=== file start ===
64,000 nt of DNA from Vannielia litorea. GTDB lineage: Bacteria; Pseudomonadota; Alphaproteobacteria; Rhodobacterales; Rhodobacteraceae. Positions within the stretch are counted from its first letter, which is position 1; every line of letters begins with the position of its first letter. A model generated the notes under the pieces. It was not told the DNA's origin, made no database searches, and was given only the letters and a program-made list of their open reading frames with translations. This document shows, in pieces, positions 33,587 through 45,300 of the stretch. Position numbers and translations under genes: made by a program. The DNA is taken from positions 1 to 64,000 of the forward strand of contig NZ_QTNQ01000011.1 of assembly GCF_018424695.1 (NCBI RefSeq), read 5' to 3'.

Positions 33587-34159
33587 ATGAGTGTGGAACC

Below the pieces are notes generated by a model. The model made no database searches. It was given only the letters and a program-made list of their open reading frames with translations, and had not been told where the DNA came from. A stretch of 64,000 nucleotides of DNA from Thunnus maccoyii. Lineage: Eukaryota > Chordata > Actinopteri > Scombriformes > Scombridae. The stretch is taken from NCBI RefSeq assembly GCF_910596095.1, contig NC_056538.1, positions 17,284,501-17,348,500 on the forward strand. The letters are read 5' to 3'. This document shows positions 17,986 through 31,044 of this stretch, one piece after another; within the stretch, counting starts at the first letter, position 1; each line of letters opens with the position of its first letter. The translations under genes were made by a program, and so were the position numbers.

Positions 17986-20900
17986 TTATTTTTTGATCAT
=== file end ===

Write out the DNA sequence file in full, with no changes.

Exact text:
64,000 nt of DNA from Vannielia litorea. GTDB lineage: Bacteria; Pseudomonadota; Alphaproteobacteria; Rhodobacterales; Rhodobacteraceae. Positions within the stretch are counted from its first letter, which is position 1; every line of letters begins with the position of its first letter. A model generated the notes under the pieces. It was not told the DNA's origin, made no database searches, and was given only the letters and a program-made list of their open reading frames with translations. This document shows, in pieces, positions 33,587 through 45,300 of the stretch. Position numbers and translations under genes: made by a program. The DNA is taken from positions 1 to 64,000 of the forward strand of contig NZ_QTNQ01000011.1 of assembly GCF_018424695.1 (NCBI RefSeq), read 5' to 3'.

Positions 33587-34159
33587 ATGAGTGTGGAACC

Below the pieces are notes generated by a model. The model made no database searches. It was given only the letters and a program-made list of their open reading frames with translations, and had not been told where the DNA came from. A stretch of 64,000 nucleotides of DNA from Thunnus maccoyii. Lineage: Eukaryota > Chordata > Actinopteri > Scombriformes > Scombridae. The stretch is taken from NCBI RefSeq assembly GCF_910596095.1, contig NC_056538.1, positions 17,284,501-17,348,500 on the forward strand. The letters are read 5' to 3'. This document shows positions 17,986 through 31,044 of this stretch, one piece after another; within the stretch, counting starts at the first letter, position 1; each line of letters opens with the position of its first letter. The translations under genes were made by a program, and so were the position numbers.

Positions 17986-20900
17986 TTATTTTTTGATCAT